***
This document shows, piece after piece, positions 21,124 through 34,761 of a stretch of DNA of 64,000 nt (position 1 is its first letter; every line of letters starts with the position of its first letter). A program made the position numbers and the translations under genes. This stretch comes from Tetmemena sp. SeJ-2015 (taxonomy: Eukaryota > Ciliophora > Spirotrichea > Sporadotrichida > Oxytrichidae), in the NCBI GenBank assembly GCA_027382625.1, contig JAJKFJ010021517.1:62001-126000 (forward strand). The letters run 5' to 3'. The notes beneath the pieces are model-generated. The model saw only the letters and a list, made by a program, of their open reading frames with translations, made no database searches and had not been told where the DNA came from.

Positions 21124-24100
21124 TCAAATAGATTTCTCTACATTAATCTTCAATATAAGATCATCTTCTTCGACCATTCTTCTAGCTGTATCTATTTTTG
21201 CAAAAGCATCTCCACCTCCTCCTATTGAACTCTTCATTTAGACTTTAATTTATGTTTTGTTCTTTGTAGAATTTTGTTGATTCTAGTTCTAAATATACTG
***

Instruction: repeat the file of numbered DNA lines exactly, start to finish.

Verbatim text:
This document shows, piece after piece, positions 21,124 through 34,761 of a stretch of DNA of 64,000 nt (position 1 is its first letter; every line of letters starts with the position of its first letter). A program made the position numbers and the translations under genes. This stretch comes from Tetmemena sp. SeJ-2015 (taxonomy: Eukaryota > Ciliophora > Spirotrichea > Sporadotrichida > Oxytrichidae), in the NCBI GenBank assembly GCA_027382625.1, contig JAJKFJ010021517.1:62001-126000 (forward strand). The letters run 5' to 3'. The notes beneath the pieces are model-generated. The model saw only the letters and a list, made by a program, of their open reading frames with translations, made no database searches and had not been told where the DNA came from.

Positions 21124-24100
21124 TCAAATAGATTTCTCTACATTAATCTTCAATATAAGATCATCTTCTTCGACCATTCTTCTAGCTGTATCTATTTTTG
21201 CAAAAGCATCTCCACCTCCTCCTATTGAACTCTTCATTTAGACTTTAATTTATGTTTTGTTCTTTGTAGAATTTTGTTGATTCTAGTTCTAAATATACTG